Disclaimer: I own none of the characters from Desert of the Heart or the movie Desert Hearts, I'm only borrowing them for awhile.
Desert of the Heart: Oasis
Reno, Nevada is many things. It's a false oasis in the desert, a home for gambling and the quickie marriage and divorce and often a haven for those who don't quite fit in anywhere else. The slot machines ring all night in the bright lights of the city, gamblers coming and going, and the city feeds on them with a remorseless kind of hunger.
Over in a ill-defined neighborhood just past the church and a deserted school house was a guesthouse, one that had been running there for the better part of a century. At first it had belonged to Mrs. Frances Packer, but when she passed away a few years back and her son moved away her adopted daughter Ann Childs took over running the place, along with Ann's lover Professor Evelyn Hall.
Ann and Evelyn were a fixture in the community now, though newcomers occasionally were taken aback upon meeting the two of them. While not related both women bore a almost eerie resemblance to each other, slim beauties with similar hair and faces. Some found it disturbing that two so similar women were lovers, and more than one friend had jokingly accused them of narcisism.
"Good morning, love," Ann smiled warmly as she carried in a cup of hot coffee, seeing her lover sitting at her old fashioned desk writing away at the computer. When on a deadline for a paper Professor Hall was known to rise early and go to bed late, consumed with the need to complete her work.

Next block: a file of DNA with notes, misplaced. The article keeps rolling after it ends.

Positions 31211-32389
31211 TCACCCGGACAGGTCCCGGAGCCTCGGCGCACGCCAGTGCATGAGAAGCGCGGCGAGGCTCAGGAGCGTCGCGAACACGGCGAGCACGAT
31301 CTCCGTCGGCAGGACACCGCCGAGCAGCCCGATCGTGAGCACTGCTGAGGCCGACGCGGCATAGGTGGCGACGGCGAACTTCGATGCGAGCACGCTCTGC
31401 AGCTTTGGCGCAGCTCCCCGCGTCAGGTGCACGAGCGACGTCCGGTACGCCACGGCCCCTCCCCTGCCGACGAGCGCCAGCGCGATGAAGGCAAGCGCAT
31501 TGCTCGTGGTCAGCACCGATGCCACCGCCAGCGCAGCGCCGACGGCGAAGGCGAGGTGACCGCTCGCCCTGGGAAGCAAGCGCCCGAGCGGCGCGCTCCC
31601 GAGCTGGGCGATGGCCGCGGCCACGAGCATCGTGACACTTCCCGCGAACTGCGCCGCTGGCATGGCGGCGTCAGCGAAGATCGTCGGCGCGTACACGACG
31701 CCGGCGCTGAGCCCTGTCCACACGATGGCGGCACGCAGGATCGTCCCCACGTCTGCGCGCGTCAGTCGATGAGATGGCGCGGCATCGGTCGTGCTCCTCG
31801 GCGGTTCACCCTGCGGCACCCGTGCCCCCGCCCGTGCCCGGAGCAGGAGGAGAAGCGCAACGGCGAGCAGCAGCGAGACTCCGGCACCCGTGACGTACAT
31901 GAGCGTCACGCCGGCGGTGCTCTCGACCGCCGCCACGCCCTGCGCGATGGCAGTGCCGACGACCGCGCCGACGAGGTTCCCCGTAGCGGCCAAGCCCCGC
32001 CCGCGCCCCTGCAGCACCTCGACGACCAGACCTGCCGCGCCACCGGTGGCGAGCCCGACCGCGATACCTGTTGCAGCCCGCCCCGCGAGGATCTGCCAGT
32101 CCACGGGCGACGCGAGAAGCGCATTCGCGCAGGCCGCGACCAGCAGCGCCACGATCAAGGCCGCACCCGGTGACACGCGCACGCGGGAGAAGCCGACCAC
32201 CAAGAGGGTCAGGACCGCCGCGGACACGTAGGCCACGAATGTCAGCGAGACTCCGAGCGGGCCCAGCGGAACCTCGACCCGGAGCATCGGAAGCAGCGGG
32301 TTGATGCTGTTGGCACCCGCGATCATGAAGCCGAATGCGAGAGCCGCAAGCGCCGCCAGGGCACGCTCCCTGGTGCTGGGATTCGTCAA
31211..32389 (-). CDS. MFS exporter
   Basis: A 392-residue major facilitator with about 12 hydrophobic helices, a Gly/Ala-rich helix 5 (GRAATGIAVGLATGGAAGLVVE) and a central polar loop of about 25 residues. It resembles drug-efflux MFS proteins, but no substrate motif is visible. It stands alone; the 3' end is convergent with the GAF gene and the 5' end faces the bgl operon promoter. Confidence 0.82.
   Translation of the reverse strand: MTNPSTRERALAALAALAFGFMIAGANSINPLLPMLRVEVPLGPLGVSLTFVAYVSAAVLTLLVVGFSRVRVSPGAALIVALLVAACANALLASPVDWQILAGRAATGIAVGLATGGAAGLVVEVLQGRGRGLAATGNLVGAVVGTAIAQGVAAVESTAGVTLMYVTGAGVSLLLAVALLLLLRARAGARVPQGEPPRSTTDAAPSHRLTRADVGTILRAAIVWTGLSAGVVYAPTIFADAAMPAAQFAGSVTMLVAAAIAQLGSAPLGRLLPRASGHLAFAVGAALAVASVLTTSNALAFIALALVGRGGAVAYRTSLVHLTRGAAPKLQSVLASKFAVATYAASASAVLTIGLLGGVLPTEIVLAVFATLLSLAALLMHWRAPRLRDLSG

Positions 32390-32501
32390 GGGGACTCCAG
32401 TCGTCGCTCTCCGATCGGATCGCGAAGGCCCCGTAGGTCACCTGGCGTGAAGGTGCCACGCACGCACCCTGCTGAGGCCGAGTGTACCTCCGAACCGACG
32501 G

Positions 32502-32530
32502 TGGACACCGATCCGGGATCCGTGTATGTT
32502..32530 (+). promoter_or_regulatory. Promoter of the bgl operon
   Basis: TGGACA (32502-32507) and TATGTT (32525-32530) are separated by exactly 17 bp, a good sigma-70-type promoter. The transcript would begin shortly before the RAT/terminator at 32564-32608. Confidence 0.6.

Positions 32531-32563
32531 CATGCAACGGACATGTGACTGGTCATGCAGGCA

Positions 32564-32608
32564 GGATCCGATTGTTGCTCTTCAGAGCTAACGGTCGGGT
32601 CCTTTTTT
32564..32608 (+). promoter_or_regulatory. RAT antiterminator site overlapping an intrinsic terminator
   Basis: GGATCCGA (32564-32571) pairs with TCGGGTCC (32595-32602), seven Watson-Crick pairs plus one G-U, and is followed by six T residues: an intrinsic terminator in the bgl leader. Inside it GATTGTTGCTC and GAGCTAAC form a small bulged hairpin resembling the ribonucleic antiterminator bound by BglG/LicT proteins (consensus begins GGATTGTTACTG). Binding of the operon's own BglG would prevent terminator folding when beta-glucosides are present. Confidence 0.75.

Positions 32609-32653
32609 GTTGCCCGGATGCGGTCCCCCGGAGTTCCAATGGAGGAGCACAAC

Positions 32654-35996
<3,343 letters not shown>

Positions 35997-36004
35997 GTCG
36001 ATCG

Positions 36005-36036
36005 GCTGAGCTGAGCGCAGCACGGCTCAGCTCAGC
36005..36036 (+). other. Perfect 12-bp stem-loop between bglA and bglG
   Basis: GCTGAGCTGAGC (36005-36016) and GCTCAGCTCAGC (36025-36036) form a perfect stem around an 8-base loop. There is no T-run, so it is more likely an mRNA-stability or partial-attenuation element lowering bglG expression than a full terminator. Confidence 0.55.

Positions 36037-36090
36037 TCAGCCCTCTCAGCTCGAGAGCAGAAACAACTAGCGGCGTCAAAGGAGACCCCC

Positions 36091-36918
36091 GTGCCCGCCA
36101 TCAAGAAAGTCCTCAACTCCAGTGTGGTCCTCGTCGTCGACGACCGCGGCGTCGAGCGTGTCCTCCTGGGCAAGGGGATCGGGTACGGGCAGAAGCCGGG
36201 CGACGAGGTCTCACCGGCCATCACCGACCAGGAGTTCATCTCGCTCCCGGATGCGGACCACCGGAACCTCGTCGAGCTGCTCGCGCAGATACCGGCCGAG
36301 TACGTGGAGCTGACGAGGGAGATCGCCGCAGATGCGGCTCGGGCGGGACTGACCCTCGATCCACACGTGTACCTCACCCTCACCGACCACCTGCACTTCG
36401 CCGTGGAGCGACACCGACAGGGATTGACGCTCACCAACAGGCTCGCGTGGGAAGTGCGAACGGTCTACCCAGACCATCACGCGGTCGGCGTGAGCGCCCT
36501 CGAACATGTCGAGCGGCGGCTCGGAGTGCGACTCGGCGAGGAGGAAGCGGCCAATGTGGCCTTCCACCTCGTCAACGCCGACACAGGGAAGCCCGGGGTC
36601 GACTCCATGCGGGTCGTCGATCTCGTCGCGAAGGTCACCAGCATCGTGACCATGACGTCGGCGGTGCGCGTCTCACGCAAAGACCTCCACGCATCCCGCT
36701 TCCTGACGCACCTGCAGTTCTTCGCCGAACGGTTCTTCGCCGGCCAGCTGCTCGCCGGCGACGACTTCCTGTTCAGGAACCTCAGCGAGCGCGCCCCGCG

"Thank you, Ann," Evelyn smiled greatfully as she took the cup and sipped. "Ah, that's good," she sighed happily.
Evelyn, as Ann was often heard to say, was a handsome woman. While older than Ann she didn't really look it, only a few lines around her eyes and mouth giving her character. Out in the world of academics she wore starched suits and a impersonal manner as armor, but at home she seemed most comfortable in battered T-shirt and long pants.
"I missed you when I woke up," Ann murmured as she bent down to kiss her lingeringly.
"Hmmm," Evelyn purred slightly as they kissed, once again feeling the fire flickering inside her at Ann's touch. It had been years since they first moved in together, but still Ann inspired a most primitive hunger within her. "Bad girl," she murmured reluctantly.
"All work and no play make Evelyn a dull girl," Ann teased gently.
Evelyn laughed softly as she gently pushed her away. "You have a guest to pick up," she reminded her, "another one of our divorcees."
Ann nodded, "True enough." She sighed after a moment, "Is it me, or are they coming more and more often?"
Evelyn took off her glasses, a feature the older woman had needed to add a few years back. "I think so," she agreed, "and even though it helps support us I can't say I like it too much."
"Me too," Ann agreed, "I almost prefer the tourists as guests."
With a smile Evelyn offered, "We could stop taking guests, you know. My salary as a professor and your cartooning would keep us comfortable even without guest income."
Ann looked troubled, "You're right, but..."
Evelyn reached out to pat her hand gently. "You think Frances would want you to keep it open?" she guessed gently.
"I don't know," Ann admitted after a moment.
Later, in the car on her way to the railway station Ann found herself mulling over that question. Frances hadn't been her mother, exactly, rather the lover of her father without marriage, but their relationship had been close without being stifling. Frances had managed to be a friend, mostly, and if she hadn't always understood Ann she did her best to help.